The Definition of Center Hold
19 Other Firearms Definitions You Need To Know
A unit of adjustment for a sight.
The degree to which the barrel(s) of a break-open gun drop down; the size of the opening space, which should be sufficient to allow for ease of loading, unloading and properly-functioning ejection. A good gape is easier to achieve on a side-by-side than an over & under where the bottom barrel is well-enclosed by the action body.
A device on a firearm which, when operated, results in the hammer or striker being cocked or moved to the ready position.
Covered compartment in the buttstock of a muzzle-loading rifle used to carry patches or other small items.
A strap, usually of leather or sturdy webbing, fitted to the fore and aft (usually) of a rifle as an aid to carrying over the shoulder and as an aid to holding the rifle steadily while aiming.
Latin word meaning "for war." It is actually the proper name of the semiautomatic pistol commonly known in the USA as the "Luger. Because of that pistol and the ammunition created for it, the common 9mm cartridge used nowadays is also known as 9mm Parabellum or 9mm Luger."
A generally non-magnifying optical device that has an optically collimated reticle, allowing the user to look through a partially reflecting glass element and see a parallax free cross hair or other projected aiming point superimposed on the field of view. Invented in 1900 but not generally used on firearms until reliably illuminated versions were invented in the late 1970s (usually referred to by the abbreviation "reflex sight").
A type of internal safety that prevents the firing pin from moving forward for any reason unless the trigger is pulled.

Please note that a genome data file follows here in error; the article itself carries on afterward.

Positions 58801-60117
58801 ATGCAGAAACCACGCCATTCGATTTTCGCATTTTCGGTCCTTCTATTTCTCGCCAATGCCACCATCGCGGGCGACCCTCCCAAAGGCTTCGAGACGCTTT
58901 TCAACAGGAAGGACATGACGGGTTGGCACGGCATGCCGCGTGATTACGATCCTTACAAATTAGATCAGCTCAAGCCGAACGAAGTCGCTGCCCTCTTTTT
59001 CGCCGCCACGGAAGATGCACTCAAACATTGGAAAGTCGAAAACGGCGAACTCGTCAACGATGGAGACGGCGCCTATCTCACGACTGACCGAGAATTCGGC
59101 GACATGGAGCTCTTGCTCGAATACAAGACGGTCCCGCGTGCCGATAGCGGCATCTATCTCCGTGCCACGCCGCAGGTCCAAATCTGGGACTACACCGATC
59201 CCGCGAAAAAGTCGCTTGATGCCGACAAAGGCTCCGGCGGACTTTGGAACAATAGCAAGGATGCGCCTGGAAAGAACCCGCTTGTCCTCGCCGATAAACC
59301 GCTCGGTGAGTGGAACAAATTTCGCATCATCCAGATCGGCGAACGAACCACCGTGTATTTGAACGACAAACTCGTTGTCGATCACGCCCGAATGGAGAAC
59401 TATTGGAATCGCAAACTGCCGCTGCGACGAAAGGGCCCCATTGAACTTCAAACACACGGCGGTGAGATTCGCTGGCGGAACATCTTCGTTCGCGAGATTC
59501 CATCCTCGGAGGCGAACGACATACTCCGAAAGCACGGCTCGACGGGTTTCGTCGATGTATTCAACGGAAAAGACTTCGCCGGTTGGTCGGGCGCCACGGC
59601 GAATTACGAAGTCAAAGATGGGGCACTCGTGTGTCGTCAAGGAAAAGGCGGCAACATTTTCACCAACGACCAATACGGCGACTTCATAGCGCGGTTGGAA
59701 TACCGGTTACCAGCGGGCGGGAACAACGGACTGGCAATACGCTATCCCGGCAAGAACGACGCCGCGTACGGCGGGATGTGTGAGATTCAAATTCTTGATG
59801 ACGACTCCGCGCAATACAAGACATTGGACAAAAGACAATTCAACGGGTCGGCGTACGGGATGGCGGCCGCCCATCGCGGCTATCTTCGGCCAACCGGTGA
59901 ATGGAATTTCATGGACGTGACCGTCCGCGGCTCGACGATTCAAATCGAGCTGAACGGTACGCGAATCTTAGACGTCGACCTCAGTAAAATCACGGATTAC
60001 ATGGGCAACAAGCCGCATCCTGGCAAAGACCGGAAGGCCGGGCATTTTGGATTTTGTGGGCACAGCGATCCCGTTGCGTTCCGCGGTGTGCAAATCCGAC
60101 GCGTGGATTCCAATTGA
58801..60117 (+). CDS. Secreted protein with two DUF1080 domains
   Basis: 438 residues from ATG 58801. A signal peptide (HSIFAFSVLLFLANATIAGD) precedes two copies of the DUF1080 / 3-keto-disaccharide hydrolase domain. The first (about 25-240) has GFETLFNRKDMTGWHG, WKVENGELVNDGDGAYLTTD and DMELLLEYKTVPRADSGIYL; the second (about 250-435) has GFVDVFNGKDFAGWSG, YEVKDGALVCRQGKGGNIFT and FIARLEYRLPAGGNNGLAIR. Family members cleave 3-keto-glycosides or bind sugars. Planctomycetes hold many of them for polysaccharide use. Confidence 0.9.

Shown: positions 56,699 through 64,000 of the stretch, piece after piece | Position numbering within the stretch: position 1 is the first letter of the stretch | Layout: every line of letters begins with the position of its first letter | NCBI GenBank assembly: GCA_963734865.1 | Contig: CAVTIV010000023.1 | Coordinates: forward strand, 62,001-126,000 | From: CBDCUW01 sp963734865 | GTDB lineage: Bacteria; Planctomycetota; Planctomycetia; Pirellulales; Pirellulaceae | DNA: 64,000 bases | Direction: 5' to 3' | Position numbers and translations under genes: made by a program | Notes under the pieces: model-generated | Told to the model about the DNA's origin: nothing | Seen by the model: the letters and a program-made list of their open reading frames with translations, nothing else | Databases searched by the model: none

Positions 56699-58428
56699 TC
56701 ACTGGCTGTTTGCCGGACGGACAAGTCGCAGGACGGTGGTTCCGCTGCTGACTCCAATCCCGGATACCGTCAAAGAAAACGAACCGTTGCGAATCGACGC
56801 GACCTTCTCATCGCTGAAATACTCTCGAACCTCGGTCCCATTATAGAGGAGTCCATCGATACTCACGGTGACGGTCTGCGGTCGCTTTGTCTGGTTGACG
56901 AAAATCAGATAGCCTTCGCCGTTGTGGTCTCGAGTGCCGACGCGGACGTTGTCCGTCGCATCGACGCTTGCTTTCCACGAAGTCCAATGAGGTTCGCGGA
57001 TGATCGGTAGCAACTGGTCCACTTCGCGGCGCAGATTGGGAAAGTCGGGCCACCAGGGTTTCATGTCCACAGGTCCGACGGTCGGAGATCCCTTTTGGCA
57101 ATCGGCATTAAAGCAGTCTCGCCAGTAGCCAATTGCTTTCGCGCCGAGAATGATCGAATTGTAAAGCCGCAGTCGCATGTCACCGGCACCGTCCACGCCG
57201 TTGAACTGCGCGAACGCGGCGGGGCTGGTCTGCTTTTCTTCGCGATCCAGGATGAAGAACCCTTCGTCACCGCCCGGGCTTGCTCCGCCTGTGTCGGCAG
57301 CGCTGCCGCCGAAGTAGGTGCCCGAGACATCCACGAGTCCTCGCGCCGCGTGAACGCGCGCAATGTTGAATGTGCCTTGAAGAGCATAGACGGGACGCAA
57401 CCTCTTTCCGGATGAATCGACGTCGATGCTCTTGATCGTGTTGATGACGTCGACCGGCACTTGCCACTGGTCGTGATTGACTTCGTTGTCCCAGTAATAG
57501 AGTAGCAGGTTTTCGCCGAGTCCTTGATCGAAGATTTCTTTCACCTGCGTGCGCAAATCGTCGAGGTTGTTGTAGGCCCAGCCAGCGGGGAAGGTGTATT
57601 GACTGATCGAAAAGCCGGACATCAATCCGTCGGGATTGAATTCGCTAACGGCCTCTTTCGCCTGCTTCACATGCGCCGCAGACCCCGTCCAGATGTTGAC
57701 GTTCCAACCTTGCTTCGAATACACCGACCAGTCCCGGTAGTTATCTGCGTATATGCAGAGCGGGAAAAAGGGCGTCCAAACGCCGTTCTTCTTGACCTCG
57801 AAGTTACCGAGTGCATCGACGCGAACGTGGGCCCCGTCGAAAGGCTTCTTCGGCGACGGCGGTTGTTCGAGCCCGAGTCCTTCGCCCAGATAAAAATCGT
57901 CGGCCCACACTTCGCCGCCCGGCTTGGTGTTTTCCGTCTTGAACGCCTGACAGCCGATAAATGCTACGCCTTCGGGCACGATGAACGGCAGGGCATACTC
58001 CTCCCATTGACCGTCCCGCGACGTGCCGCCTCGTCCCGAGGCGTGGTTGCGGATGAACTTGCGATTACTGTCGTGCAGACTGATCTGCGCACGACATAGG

National Firearms Act of 1934.
Enacted on June 26, 1934, currently codified as amended as I.R.C. ch. 53, is an Act of Congress in the United States that, in general, imposes
a statutory excise tax on the manufacture and transfer of certain firearms and mandates the registration of those firearms.
The Act was passed shortly after the repeal of Prohibition. The NFA is also referred to as Title II of the Federal firearms laws.
A constriction at or near the muzzle of a shotgun barrel that affects shot dispersion.
A type of iron sights that glow or shine in the dark, intended for use in low light conditions. Some night sights consist of tiny tubes of tritium, while others use a phosphorus paint.
More commonly known as WRF, it is a family of rimfire cartridges designed by Winchester Repeating Arms Company
A firearm manufactured by someone who is not a regular maker of firearms.
A self-loading firearm whose breechblock and barrel are not positively locked together, but which incorporates a mechanism which initially restricts the breechblock from moving when fired, delaying its opening.
The face of the action of a break-open firearm which houses the firing pins and receives the direct recoil of the fired round.
A type of firearm action in which the guns's bolt is operated manually by the opening and closing of the breech (barrel) with a small handle. As the handle is operated, the bolt is unlocked, the breech is opened, the spent shell casing is withdrawn and ejected, the firing pin is cocked, and finally a new round/shell (if available) is placed into the breech and the bolt closed.
Abbreviation for Light Double Action
Abreviation for short-barreled shotgun.
Abbreviation for Double Action
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